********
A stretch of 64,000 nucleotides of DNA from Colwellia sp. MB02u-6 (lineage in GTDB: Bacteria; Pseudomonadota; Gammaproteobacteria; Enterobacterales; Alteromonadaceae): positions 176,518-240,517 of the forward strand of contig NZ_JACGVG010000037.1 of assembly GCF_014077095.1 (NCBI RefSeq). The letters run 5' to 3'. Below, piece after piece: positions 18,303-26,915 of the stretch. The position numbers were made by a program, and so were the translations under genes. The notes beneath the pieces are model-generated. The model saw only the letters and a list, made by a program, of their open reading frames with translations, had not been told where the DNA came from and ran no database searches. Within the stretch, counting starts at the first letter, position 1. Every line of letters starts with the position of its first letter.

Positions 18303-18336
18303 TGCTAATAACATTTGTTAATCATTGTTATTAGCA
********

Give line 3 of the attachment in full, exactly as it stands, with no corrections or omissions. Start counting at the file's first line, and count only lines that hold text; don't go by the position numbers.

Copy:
18303 TGCTAATAACATTTGTTAATCATTGTTATTAGCA